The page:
One confusing aspect of VoIP is the name itself. The term VoIP is an acronym for Voice over Internet Protocol. The thing that jumps right off the page at you is the term “Internet.” It immediately conjures up visions of broadband phone solutions that piggyback on top of Cable broadband or DSL connections. That is, indeed, VOICE going OVER the INTERNET. It’s also one example of VoIP. However, it is far from the complete story.
The idea behind broadband phone is that with the right equipment you can use your broadband Internet service to connect you to a competitive phone company. The whole impetus for this is that the local telephone company, called the ILEC for Incumbent Local Exchange Carrier, pretty much owns you for local phone service. It’s easy to switch long distance providers, but much harder to change local services. Why? Because the ILEC owns the copper wires between your location, business or residential, and the switching equipment in their office. You can’t dig up the wires and move them elsewhere, so you need an alternative “phone line.” The Internet provides just such an alternative connection.
One of the major pitfalls of broadband phone is that the Internet was designed for transporting data reliably, not for transmitting voice quickly. Everything on the Internet is transported in packets. That includes data bits representing digitized phone conversations, video clips, websites, email and many other things. What they have in common is a standardized packet structure called IP or Internet Protocol.
Now, here’s where the trouble comes in. The Internet treats one packet just like the next. It doesn’t matter if they are zipping along smoothly or all clogged up. The system is set up to get each packet from Point A to Point B sooner or later. Having data correct is much more important than having it as soon as possible. If a packet gets lost or corrupted, another protocol called TCP or Transmission Control Protocol sees that the packet never arrived at its destination and retransmits it. As a user, this is all invisible. All you know is that your email or web page displayed correctly.
Voice differs from data in that it is a real time protocol. A voice packet that shows up late is of no use because the conversation has already moved on. VoIP is set up to discard missing or out of sequence packets. A few here and there won’t make a difference, but a lot of missing packets will punch holes in the conversation and make it hard to understand.
Video is equally sensitive or even more so. The way video stays intact is to have the packets go to a staging area before they are displayed on the screen. This area is the buffer. Buffering collects packets however they come in and then feeds them out smoothly to create a continuous picture stream. Buffering also works for audio and is used for Internet radio stations extensively. That way any congestion on the net won’t cause the audio to drop out.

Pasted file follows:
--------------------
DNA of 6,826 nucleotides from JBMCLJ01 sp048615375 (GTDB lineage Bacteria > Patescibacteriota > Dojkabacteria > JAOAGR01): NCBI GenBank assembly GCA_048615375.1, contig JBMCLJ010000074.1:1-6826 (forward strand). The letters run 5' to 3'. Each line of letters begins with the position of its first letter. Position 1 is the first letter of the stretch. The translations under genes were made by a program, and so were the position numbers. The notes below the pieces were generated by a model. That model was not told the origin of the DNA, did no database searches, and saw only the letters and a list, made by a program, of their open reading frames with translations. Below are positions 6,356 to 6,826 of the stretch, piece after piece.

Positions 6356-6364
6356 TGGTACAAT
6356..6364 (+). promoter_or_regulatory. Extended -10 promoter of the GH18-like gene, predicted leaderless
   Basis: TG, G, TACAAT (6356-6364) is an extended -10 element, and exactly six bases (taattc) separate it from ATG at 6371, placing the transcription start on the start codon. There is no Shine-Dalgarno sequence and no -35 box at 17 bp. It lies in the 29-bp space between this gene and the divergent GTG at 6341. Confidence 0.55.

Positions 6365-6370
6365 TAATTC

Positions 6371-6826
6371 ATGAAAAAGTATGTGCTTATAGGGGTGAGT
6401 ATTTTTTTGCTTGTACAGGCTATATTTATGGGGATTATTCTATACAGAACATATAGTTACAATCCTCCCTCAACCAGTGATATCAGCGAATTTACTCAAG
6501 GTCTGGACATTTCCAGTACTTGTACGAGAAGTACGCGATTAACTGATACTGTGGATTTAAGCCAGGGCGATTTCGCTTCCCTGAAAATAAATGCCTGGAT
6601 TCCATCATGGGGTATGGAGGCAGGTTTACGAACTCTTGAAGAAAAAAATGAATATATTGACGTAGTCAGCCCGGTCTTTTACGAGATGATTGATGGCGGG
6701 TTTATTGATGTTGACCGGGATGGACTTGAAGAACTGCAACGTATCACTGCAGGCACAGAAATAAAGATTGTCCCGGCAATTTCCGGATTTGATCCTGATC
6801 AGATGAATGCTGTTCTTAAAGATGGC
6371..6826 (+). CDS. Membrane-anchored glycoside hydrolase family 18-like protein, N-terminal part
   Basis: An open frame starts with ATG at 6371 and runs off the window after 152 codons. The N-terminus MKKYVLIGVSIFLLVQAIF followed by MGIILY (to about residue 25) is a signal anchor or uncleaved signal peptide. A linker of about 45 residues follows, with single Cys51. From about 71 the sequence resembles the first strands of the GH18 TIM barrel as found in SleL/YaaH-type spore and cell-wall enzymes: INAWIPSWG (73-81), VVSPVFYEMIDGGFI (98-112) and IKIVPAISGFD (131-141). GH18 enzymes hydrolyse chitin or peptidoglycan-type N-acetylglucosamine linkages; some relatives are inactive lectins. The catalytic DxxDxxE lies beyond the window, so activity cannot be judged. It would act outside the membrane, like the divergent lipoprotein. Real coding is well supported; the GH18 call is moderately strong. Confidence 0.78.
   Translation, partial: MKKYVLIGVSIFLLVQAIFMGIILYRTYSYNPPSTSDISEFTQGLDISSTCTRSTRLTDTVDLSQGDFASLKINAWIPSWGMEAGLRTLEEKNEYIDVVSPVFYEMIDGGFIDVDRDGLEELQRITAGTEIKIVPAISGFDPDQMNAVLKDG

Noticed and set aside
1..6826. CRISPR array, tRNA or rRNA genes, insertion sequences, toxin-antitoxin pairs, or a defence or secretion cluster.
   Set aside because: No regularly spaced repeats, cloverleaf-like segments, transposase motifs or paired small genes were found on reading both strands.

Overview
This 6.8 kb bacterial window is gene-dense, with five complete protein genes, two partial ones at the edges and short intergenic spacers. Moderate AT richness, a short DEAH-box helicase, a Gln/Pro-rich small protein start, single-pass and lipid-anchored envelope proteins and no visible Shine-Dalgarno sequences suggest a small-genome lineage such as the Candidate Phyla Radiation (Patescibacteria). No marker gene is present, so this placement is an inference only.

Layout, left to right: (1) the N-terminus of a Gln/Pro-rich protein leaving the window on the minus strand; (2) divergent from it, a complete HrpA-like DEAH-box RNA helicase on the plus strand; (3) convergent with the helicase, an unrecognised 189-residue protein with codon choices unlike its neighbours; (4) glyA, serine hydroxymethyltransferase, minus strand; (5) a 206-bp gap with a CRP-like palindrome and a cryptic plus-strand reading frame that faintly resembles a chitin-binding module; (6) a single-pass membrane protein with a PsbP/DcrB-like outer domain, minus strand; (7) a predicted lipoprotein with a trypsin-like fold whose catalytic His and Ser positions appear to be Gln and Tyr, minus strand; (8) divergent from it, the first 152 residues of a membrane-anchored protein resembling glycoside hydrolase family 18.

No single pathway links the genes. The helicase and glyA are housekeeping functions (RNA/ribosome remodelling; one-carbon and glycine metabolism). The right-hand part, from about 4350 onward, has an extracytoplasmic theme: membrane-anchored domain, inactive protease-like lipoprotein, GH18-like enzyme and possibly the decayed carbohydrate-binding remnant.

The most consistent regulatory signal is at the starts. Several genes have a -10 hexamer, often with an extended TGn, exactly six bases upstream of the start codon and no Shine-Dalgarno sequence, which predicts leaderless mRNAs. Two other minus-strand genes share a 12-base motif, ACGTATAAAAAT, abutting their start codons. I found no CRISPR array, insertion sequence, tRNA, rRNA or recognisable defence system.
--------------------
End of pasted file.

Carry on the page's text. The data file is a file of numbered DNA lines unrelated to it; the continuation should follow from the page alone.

Buffering could be used for VoIP, but not very much or it will create havoc. The tradeoff is that phone conversations are two-way. The buffer will cause a big delay from the time you start talking until the other person hears it. Buffering and other delays show up as something called latency which turns two way conversations into more like walkie talkie conversations. Only one person can talk at a time and you have to wait before taking your turn.
What’s better? Bypass the Internet and use a private line connection called a SIP Trunk. SIP is the switching and signaling protocol for VoIP telephony. The SIP Trunk is carefully engineered to give voice packets priority over data packets and to have enough bandwidth to avoid congestion that causes latency and jitter.
SIP Trunks connect your company to your business VoIP service provider. The provider takes care of all outside lines to the public phone system. You can connect the PBX phone system you have now using a SIP Trunk or use an IP PBX that uses IP telephones rather than standard analog phones. Even more interesting is hosted VoIP, which eliminates the in-house PBX system completely. The service provider gives you both lower rates to use the public telephone system and takes care of switching both inside and outside calls.
As you can see, there are various flavors of VoIP phone service available today. You want to be careful to pick a solution that not only saves you money but has the features and voice quality you need to conduct business effectively. Enterprise VoIP providers have solutions for all size businesses at attractive prices. Compare features and costs now to discover what’s available for your particular locations.